The Foreign Secretary said British intelligence would never use its partnership with the United States to get around UK laws.
GCHQ (Government Communications Headquarters) is one of three UK intelligence agencies that form the UK's security and intelligence system.
Facebook, Google and Microsoft have all denied claims that they cooperated with US intelligence agencies to gather data on foreign users.
The Turkish foreign minister has spoken to the UK's Ambassador to Turkey about allegations that British intelligence agencies spied on G20 delegates during the 2009 summit, the Foreign Office confirmed.
An FCO spokesperson said: “We can confirm that the Turkish Ministry of Foreign Affairs has raised this issue with the Ambassador, which was discussed in a phone call”.
The South African government has expressed concern following allegations that British intelligence agencies spied on G20 delegates during the 2009 summit.
The administration said in a statement:
We do not yet have the full benefit of details reported on, but in principle we would condemn the abuse of privacy and basic human rights particularly if it emanates from those who claim to be democrats.
We have solid, strong and cordial relations with the United Kingdom and would call on their Government to investigate this matter fully with a view to take strong and visible action against any perpetrators.
Some politicians attempted to play down the latest GCHQ spying claims by suggesting it is "silly" to be surprised by British surveillance of other governments.
Glyn Davies is a Conservative MP for Montgomeryshire in Wales:
Do bears **** in the woods? Is the Pope Catholic? Are wind farms an obscenity? Does GCHQ spy on other Gov'ts. Yes Guardian looks very sillyFrom @GlynDaviesMP on Twitter:
Labour MP Jonathan Reynolds shared his sentiment:
Our intelligence services are involved in espionage?! No way!From @jreynoldsMP on Twitter:
But Conservative MP Mark Pritchard said that revealing British intelligence capabilities was "certainly not in the 'national interest'."
The Guardian may claim that GCHQ story is in the 'public interest' - but it is certainly not in the 'national interest'.From @MPritchardMP on Twitter:
The Guardian said the details of the alleged spying operation were contained in documents obtained by Edward Snowden, the US National Security Agency (NSA) whistle-blower responsible for a string of disclosures about US intelligence operations.
Traditionally friendly powers such as South Africa and Turkey were among the countries targeted during the course of a British intelligence operation at two G20 summit meetings in London in 2009, the Guardian claims.
A paper seen by the newspaper suggested the operation was sanctioned at a senior level in the government of then prime minister Gordon Brown and that the intelligence obtained was passed to ministers.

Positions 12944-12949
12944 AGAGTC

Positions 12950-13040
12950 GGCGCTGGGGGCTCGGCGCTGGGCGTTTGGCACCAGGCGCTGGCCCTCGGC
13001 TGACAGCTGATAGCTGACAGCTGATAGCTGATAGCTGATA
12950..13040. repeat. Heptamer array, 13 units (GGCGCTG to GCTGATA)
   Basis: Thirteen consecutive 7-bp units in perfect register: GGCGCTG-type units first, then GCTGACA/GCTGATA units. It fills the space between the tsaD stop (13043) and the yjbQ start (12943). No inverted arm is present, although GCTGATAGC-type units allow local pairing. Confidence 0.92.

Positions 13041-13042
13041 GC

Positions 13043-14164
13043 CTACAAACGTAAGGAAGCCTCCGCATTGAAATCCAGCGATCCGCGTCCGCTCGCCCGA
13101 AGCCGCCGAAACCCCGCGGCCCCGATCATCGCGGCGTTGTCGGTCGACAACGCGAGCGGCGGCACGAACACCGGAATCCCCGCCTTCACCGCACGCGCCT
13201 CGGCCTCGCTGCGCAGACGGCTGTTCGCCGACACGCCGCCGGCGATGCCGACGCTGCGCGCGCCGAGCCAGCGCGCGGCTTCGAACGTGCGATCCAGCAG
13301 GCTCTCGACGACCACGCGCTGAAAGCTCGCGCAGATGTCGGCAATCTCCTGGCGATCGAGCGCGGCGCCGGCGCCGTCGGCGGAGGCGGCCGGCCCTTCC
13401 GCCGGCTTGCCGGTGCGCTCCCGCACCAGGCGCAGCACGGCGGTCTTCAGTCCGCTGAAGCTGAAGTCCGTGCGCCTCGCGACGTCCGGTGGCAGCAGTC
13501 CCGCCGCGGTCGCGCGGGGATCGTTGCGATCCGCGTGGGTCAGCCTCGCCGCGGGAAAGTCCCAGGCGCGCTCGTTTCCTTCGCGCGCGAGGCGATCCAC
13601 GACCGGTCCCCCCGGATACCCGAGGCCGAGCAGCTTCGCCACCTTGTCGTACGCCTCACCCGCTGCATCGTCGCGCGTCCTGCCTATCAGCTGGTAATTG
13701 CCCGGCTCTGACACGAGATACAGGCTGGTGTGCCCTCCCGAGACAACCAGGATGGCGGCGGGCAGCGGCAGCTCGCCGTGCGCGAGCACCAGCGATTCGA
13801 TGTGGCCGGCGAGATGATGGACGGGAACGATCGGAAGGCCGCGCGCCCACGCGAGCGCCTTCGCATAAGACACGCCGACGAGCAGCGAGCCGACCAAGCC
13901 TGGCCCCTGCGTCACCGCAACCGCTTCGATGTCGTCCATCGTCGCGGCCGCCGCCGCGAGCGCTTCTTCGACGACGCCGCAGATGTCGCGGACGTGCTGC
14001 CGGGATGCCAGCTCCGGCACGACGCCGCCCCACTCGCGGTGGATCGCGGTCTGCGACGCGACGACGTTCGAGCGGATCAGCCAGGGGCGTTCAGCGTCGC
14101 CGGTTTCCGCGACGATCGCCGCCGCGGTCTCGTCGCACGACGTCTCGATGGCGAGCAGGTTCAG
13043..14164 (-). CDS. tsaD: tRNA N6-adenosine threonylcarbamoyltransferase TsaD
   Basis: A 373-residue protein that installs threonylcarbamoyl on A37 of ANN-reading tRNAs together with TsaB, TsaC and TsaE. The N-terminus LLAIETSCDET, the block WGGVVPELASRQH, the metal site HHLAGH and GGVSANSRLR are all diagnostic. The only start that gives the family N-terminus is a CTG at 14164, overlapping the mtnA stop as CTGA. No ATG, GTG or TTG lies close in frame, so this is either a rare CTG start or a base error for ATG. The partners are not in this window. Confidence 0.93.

The disclosure is potentially embarrassing for Prime Minister David Cameron as he prepares to welcome leaders to the G8 summit at Lough Erne in Northern Ireland.
The Guardian says it has seen documents showing that foreign politicians and officials who took part in two G20 summit meetings in London in 2009 had their computers and phone calls intercepted by British intelligence agencies.
The newspaper claims one tactic used was to set up internet cafes where delegates' email traffic was read.
It says that the documents suggest the surveillance operation was "sanctioned in principle at a senior level in the government" and that intelligence was made available to British ministers.
The allegations are likely to raise questions as Britain prepares to host the G8 summit in Enniskillen, Northern Ireland tomorrow.
William Hague told the Commons the changing nature of terrorist threats had only increased the importance of Britain's intelligence relationship with the US. But the Foreign Secretary dismissed accusations that GCHQ had used its relationship with the United States to get around UK law.
Addressing the Commons this afternoon, the Foreign Secretary William Hague said the Government took great care to balance individual privacy with a duty to safeguard security.
The Government deplores the leaking of any classified information wherever it occurs. Such leaks can make the security of our own country and that of our allies more difficult.
The House will understand I will not be drawn in to confirming or denying any aspect of leaked information.
To intercept the content of any individual's communications in the UK requires a warrant signed by me, the Home Secretary or another Secretary of State. This is no casual process.
Prime Minister David Camerson said Britain's security agencies operated within the law and were subject to "proper scrutiny."
Foreign Secretary William Hague will address the House of Commons later amidst accusations Britain's GCHQ was involved in the NSA surveillance programmes.
Deputy Political Editor Chris Ship reports.